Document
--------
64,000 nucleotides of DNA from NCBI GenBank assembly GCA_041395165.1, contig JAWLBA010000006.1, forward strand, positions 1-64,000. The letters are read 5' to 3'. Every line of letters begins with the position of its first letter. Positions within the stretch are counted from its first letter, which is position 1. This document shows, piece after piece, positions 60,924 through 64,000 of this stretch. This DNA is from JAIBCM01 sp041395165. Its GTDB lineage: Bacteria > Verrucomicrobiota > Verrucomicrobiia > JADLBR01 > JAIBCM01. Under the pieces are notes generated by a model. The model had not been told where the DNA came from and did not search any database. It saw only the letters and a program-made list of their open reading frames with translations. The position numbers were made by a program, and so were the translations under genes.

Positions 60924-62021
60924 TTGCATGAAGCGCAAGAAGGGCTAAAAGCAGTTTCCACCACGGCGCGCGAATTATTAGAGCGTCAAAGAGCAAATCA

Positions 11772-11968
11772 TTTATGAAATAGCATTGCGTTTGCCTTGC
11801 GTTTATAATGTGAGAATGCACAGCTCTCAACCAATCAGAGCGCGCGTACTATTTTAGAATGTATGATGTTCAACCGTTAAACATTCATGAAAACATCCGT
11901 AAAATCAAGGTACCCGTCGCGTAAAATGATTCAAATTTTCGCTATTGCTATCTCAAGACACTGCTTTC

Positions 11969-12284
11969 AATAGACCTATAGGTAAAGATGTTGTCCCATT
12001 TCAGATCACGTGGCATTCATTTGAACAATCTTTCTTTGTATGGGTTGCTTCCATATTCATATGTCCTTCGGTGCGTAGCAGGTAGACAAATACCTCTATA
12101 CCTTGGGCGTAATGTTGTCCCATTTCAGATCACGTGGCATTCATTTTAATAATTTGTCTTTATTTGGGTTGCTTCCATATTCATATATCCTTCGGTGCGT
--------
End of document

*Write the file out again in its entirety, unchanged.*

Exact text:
64,000 nucleotides of DNA from NCBI GenBank assembly GCA_041395165.1, contig JAWLBA010000006.1, forward strand, positions 1-64,000. The letters are read 5' to 3'. Every line of letters begins with the position of its first letter. Positions within the stretch are counted from its first letter, which is position 1. This document shows, piece after piece, positions 60,924 through 64,000 of this stretch. This DNA is from JAIBCM01 sp041395165. Its GTDB lineage: Bacteria > Verrucomicrobiota > Verrucomicrobiia > JADLBR01 > JAIBCM01. Under the pieces are notes generated by a model. The model had not been told where the DNA came from and did not search any database. It saw only the letters and a program-made list of their open reading frames with translations. The position numbers were made by a program, and so were the translations under genes.

Positions 60924-62021
60924 TTGCATGAAGCGCAAGAAGGGCTAAAAGCAGTTTCCACCACGGCGCGCGAATTATTAGAGCGTCAAAGAGCAAATCA

Positions 11772-11968
11772 TTTATGAAATAGCATTGCGTTTGCCTTGC
11801 GTTTATAATGTGAGAATGCACAGCTCTCAACCAATCAGAGCGCGCGTACTATTTTAGAATGTATGATGTTCAACCGTTAAACATTCATGAAAACATCCGT
11901 AAAATCAAGGTACCCGTCGCGTAAAATGATTCAAATTTTCGCTATTGCTATCTCAAGACACTGCTTTC

Positions 11969-12284
11969 AATAGACCTATAGGTAAAGATGTTGTCCCATT
12001 TCAGATCACGTGGCATTCATTTGAACAATCTTTCTTTGTATGGGTTGCTTCCATATTCATATGTCCTTCGGTGCGTAGCAGGTAGACAAATACCTCTATA
12101 CCTTGGGCGTAATGTTGTCCCATTTCAGATCACGTGGCATTCATTTTAATAATTTGTCTTTATTTGGGTTGCTTCCATATTCATATATCCTTCGGTGCGT